Few American appliances will work without an adapter. I would recommend that everyone bring normal handheld shavers and not electrical ones, if possible. There will be a blow dryer and curling iron there for the women in the SCM missionary apartment. We can purchase additional items, if necessary.

If missionaries stay in the SCM missionary apartment, there is a washer available, with a clothes line for drying. No other locations have a washer or dryer. Kharkov does have one professional cleaners, if necessary. The cost to use this service is the same or higher than in America. Please plan to wear your clothes multiple days in a row. This is very common for the culture.

Each team will sleep in one of four locations: SCM’s missionary apartment, New Life Church’s missionary apartment, a Ukrianian’s home, or a local Ukrainian hotel. If the teams are 16 people or less, then in all likelihood they will stay in the missionary apartments. Final locations will be determined and told to the team after the final team numbers have been determined.

Medical (2)

It is not recommended that you drink the tap water. SCM will be providing the team with bottled water, juice, and soft drinks to drink during the week. It is absolutely fine to brush your teeth with the tap water.

There are no required medical shots to enter Ukraine. However, SCM highly recommends that every individual get updated tetnus and hepatitus A & B shots.


The toilets in Ukraine don’t always look like they do in the US. When a member of SCM says, “it is best to go now,” trust them. Often the public toilets do not have toilet paper, so make sure you always keep a small amount on your body.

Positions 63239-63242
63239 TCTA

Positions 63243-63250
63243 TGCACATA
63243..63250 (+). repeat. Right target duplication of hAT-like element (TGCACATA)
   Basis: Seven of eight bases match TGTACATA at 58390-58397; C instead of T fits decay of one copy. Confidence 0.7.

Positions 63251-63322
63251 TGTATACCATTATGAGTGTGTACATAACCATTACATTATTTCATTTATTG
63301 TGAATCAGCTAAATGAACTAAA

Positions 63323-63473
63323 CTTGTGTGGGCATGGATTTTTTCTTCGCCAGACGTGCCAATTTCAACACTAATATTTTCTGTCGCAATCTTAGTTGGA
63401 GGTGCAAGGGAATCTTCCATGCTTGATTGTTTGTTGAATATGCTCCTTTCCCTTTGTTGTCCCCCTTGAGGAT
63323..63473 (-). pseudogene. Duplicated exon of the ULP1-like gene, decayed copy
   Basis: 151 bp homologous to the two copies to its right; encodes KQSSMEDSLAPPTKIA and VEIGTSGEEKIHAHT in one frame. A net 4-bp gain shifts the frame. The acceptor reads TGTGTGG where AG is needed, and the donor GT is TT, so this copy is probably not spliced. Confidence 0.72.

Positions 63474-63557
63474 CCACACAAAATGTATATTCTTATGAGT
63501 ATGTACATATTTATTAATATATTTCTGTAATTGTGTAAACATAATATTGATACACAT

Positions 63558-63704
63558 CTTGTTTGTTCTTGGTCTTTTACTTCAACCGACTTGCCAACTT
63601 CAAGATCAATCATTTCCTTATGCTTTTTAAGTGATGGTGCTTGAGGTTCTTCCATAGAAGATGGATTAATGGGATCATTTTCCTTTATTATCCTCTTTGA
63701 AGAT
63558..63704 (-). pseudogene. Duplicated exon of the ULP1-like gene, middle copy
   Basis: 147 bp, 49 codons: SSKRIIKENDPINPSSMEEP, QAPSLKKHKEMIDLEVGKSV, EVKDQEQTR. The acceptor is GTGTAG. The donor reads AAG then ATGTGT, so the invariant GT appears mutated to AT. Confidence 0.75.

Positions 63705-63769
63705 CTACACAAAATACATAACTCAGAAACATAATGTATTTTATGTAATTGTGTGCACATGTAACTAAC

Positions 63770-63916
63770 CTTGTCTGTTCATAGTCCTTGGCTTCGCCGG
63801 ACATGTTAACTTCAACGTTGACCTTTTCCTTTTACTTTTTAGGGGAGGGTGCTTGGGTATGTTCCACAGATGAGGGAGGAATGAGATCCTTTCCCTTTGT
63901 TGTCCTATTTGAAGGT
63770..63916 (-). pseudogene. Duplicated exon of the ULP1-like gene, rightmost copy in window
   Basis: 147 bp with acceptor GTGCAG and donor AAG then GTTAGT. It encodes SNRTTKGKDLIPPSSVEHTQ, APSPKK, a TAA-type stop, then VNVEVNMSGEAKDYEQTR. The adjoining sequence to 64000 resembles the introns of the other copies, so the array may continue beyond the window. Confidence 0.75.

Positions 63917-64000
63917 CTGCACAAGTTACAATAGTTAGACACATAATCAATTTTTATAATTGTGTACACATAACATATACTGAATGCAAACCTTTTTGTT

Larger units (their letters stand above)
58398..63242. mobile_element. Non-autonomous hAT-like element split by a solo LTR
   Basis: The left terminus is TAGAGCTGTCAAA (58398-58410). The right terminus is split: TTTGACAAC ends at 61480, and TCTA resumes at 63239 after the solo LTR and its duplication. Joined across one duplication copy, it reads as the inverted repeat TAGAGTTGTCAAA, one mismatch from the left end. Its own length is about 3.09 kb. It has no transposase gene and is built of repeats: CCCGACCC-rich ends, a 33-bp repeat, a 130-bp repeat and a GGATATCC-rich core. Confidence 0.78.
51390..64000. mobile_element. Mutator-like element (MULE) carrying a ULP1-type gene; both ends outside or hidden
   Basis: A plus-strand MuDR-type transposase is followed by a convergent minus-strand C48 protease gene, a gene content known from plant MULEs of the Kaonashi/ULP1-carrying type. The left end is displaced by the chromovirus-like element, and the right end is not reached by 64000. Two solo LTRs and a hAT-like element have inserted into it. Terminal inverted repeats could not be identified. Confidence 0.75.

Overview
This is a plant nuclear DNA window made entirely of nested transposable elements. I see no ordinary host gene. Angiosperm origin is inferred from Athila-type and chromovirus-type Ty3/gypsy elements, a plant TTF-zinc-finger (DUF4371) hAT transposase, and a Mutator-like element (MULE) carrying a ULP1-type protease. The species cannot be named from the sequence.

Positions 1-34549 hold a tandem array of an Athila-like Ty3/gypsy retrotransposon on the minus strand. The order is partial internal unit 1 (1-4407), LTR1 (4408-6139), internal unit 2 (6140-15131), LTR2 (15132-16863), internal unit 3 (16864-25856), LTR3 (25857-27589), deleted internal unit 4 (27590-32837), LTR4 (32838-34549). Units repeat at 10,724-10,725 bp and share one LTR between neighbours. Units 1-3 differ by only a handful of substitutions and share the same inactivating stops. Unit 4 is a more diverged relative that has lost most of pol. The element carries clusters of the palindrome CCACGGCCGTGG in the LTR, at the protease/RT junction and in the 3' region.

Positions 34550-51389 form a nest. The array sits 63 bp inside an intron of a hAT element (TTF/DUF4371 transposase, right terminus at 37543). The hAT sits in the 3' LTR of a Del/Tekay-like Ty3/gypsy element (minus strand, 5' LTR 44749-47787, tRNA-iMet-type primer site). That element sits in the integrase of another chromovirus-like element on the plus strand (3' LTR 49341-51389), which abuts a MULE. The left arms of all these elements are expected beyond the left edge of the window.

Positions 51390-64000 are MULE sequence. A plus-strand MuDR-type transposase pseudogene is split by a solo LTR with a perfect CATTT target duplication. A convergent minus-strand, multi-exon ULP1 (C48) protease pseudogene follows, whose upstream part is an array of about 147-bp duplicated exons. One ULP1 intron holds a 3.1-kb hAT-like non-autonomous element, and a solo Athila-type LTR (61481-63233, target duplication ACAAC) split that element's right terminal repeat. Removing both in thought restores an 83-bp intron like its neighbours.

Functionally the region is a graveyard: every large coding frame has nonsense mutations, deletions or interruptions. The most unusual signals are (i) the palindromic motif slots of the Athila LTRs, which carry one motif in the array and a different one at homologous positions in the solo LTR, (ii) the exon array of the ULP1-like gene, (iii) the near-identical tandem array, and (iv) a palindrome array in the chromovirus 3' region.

Bring your own toilet paper to be safe.


Even when there’s hot water in public restrooms there may not be any soap. Carrying a small bottle of purell would be very beneficial for you. They also make good gifts for SCM employees.


Please bring your choice of feminine hygiene products. The product choices are limited in Ukraine.


Pack stomach/laxative/diarrhea medication , just in case.


Each team will be provided with large amount of bottled water and other refreshments. Boiled water is safe to drink if visiting a local café or person’s home. It is also safe to brush your teeth, bathe, and wash with normal tap water, just don’t drink normal tap water.


The coffee is likely to be instant. Hot tea is more common. Bringing bags of a favorite tea to share would be a good thing.


If a Ukrainian person is preparing food for you, there may be an abundance of food. They’re sacrificing to make sure you have plenty to eat. So please eat the food they present to you. Don’t complain because it looks different than how you’d prepare it at home. Save all your comments about the food unless it’s 100% positive.


The food may be prepared differently, and may look different, than what you’re accustomed to in the US. However, there is nothing unusual or exotic in their food preparation. Ukrainians eat meats such as pork, chicken, and beef. Vegetables include cucumbers, cabbage, beets, onions, garlic. Starch foods include potatoes, rice, bread. Fruits are tomatoes, grapes, apples, pears, and bananas.


Peanut butter and popcorn are in short supply. If you require these items, please bring your own. Peanut butter is also a good gift to give Ukrainians. If you’re accustomed to eating/snacking throughout the day, consider bringing energy or granola bars to supplement your meals.